By Yusuf Ishaku Goje
Kaduna state has continued to capture the limelight for many positive and negative reasons. Prominent among the reasons is that the state government has carried out a number of reform initiatives – that by design is seeking to institutionalize fiscal transparency, accountability and citizens’ engagement. Also, being the first subnational to sign into the Open Government Partnership (OGP) in Nigeria, global attention has understandably been on the state.
Whether or not these headline-grabbing fiscal transparency and accountability reform initiatives are translating to improved quality of public services and living standard of the people is a debate still raging on among stakeholders. Albeit, monitoring and evaluating government’s performance in achieving the expected target outcomes, as captured in the result framework of the State Development Plan (SDP), will largely be dependent on the timely availability, accessibility and usability of official financial documents. Consequently, this is what will enable citizens to effectively hold the government to account, especially value for money.
In this direction, the introduction of the World Bank’s supported State Fiscal Transparency, Accountability & Sustainability (SFTAS) program-for-results has brought with it a ray of hope. The SFTAS program focuses on strengthening the fiscal sustainability, transparency and accountability of Nigerian states. The government program is made up of the Fiscal Sustainability Plan (FSP) actions to be implemented by state governments; and Nigerian OGP National Action Plan (NAP) actions at the state-level.
Furthermore, it has two key components of performance-based financing for state governments, which will be implemented using the Program for Results (PforR) instrument – with a resource envelope of US$700 million; and technical assistance (TA) for states and selected national-level institutions, with resource envelope of US$50 million, which will be implemented using the Investment Project Financing (IPF) instrument.
Recently, state officials and civil society actors drawn from the North-West geo-political zone of the country converged in Abuja for a one-day National Workshop on Citizens Accountability Report (CAR) Template under the SFTAS program. This was put together to support states in meeting the SFTAS Disbursement Linked Indicator 2 (DLI II) in 2021. The expected results being that the Citizens Accountability Report based on audited financial statements/reports is to be published online for Fiscal Year 2020 no later than the end of September 2021.
The workshop, supported by Nigeria Open Government Partnership (OGP) Secretariat and Partnership Engage Reform & Learn (FCDO/PERL), is a follow-up activity to the progress made in the areas of availability of citizens’ versions of the budget and citizens inputs framework under the SFTAS program. The Citizens Accountability Report template is the final phase that has an incentive of US$300,000, to be granted to states that meet up with the disbursement linked indicator.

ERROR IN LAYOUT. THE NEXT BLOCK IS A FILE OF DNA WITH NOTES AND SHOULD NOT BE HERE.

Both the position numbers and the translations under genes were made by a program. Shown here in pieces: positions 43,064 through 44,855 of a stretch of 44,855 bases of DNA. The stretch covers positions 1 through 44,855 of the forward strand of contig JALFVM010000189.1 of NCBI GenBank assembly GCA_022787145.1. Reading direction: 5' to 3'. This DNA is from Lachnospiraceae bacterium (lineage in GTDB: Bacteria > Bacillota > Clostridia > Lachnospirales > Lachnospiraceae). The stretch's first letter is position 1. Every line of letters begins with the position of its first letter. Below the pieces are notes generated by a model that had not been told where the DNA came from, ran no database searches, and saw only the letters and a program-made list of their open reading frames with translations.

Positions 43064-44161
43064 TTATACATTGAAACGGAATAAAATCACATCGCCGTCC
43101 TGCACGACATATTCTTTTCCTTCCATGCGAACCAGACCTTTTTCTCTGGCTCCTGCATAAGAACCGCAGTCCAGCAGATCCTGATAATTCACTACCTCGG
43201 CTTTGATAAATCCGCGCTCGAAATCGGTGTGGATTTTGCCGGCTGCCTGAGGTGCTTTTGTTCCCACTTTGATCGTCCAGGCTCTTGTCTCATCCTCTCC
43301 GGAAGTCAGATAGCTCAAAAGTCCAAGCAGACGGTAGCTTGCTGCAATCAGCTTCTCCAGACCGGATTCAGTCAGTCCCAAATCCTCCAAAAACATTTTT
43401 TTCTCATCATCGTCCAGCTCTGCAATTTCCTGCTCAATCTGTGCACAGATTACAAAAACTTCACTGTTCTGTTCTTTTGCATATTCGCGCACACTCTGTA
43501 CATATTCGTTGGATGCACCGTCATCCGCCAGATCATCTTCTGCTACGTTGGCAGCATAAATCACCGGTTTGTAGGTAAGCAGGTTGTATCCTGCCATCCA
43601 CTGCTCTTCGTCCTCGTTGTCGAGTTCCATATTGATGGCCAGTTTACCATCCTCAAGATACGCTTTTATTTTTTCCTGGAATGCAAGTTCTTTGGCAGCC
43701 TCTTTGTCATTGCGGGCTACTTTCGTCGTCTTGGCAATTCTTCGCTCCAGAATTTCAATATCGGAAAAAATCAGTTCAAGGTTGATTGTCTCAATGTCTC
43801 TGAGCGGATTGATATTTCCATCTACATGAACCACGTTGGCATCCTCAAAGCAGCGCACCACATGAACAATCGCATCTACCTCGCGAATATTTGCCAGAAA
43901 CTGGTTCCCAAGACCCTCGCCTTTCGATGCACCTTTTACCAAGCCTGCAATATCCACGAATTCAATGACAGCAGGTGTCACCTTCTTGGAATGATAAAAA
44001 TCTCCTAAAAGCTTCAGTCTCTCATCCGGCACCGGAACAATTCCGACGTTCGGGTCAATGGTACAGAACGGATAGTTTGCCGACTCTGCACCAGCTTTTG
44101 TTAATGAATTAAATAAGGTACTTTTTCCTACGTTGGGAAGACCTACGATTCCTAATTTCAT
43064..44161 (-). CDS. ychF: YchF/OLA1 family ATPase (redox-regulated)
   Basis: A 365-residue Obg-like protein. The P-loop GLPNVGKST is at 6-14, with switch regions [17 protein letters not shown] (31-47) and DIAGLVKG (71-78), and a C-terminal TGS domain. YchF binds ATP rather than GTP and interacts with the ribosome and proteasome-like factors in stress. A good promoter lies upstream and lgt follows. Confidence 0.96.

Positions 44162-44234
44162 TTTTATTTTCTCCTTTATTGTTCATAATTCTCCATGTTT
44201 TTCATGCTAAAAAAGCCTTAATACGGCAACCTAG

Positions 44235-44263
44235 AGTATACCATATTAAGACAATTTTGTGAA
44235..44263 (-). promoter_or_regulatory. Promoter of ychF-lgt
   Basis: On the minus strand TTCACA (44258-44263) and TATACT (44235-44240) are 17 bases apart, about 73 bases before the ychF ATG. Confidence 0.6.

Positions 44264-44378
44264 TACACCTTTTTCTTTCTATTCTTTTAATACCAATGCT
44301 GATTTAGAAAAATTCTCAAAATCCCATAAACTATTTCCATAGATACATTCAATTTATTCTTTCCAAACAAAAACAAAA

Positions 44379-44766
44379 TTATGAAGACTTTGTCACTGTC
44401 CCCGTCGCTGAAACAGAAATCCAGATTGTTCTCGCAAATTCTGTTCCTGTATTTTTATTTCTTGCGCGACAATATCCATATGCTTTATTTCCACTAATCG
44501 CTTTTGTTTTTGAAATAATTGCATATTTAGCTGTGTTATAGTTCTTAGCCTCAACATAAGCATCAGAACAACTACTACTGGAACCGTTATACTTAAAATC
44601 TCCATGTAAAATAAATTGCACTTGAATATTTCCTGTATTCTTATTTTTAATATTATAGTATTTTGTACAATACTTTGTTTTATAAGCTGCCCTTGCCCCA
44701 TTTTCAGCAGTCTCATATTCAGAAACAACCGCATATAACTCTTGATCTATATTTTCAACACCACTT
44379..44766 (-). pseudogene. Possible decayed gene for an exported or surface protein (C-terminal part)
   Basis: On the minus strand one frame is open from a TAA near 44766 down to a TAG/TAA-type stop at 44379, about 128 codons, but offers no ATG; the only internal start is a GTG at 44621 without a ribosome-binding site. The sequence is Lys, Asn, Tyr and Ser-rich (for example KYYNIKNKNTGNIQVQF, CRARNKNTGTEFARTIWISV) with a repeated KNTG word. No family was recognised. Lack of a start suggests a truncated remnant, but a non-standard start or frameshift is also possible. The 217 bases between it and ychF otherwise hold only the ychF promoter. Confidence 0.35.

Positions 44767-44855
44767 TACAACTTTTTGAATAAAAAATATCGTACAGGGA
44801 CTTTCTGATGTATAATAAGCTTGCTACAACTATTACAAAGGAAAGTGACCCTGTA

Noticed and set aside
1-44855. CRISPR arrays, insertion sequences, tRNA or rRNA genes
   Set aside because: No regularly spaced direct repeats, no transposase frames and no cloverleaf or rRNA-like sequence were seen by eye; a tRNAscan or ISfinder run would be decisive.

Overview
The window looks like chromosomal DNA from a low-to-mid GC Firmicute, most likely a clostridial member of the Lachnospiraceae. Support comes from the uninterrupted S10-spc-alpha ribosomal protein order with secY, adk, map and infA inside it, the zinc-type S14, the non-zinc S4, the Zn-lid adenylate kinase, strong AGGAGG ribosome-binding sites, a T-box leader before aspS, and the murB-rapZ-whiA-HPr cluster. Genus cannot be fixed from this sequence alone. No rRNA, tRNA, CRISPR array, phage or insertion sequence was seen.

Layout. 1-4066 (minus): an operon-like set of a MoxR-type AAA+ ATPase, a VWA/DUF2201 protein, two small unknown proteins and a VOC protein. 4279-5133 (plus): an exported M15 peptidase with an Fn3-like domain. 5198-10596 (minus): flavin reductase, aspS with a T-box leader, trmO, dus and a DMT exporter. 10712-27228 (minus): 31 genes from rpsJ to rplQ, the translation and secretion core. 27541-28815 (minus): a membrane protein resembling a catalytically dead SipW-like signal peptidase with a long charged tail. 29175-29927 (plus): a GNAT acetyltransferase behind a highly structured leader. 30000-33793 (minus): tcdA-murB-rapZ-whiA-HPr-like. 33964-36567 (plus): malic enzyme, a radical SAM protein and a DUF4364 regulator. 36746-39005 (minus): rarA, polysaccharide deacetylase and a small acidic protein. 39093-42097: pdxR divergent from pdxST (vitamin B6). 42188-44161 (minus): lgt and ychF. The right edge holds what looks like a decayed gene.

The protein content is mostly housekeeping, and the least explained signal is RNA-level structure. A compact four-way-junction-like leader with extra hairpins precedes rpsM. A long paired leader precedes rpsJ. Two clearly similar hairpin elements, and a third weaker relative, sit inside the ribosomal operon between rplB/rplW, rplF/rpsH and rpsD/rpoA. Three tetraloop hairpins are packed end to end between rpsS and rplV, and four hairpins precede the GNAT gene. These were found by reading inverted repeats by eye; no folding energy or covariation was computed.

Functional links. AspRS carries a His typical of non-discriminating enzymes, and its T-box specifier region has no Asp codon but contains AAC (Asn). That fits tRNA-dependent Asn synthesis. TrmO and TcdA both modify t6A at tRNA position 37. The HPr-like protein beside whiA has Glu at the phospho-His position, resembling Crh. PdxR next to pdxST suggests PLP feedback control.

The Citizen’s Accountability Reporting template has nine sections and an executive summary. They are: Budget Outturn (budgeted versus actual); Revenue Outturn; Expenditure Outturn (budgeted versus actual); Audit Findings; Audited Financial Statement; Top Sectoral Allocations; Top Value Projects; Citizens Nominated Projects – Implementation Status Report; and Public Consultations with citizens presenting the annual financial statements.
Thanks to the SFTAS program, citizens will not only have access to documents hitherto out of their reach, but now have the State Audited Financial Statement presented in a manner that is user-friendly. Thereby improving the quality of citizens engagement and empowering citizens to ask the right questions and effectively hold the government accountable.
This is expected to be a one stop-shop for information on how the State government is utilizing our collective financial resources; particularly now that states like Kaduna are under heavy debt burden. It is imperative for citizens to take advantage of the Citizens’ Accountability Reporting template to hold the government accountable to ensure quality and value for money in public service delivery.
As the SFTAS program is winding down, it is obligatory for residents of the state, particularly civil society organizations, to take ownership of the program. It will go a long way in ensuring that the gains recorded on fiscal transparency and accountability is not only sustained but advanced to the desired level. This is in recognition of the fact that access to fiscal information in itself is not power, but rather the effective utilization of it to demand for accountability is what will bring about the desired change in Kaduna state.